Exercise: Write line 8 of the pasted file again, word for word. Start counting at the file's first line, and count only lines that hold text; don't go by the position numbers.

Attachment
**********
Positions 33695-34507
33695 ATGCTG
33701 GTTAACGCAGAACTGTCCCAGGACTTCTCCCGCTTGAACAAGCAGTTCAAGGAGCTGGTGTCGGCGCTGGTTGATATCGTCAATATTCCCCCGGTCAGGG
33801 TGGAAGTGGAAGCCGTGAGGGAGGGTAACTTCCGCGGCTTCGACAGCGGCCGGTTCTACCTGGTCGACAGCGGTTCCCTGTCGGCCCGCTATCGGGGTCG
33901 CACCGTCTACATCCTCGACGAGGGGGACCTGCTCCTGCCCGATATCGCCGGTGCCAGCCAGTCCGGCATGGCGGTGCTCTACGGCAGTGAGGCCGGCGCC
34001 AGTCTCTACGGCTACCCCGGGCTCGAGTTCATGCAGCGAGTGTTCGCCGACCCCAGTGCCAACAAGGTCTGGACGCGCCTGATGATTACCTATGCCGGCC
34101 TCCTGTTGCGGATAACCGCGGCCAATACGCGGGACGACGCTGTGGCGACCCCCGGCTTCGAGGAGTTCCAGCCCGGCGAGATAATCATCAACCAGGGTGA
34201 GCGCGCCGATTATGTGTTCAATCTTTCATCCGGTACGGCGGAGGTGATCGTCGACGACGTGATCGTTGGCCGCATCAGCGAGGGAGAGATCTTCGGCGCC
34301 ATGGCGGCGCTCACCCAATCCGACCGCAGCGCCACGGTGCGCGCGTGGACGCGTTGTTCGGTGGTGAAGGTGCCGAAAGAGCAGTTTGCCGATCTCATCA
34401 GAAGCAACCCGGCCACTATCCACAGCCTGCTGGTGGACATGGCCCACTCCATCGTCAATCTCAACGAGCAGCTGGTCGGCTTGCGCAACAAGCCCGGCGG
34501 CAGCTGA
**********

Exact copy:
34201 GCGCGCCGATTATGTGTTCAATCTTTCATCCGGTACGGCGGAGGTGATCGTCGACGACGTGATCGTTGGCCGCATCAGCGAGGGAGAGATCTTCGGCGCC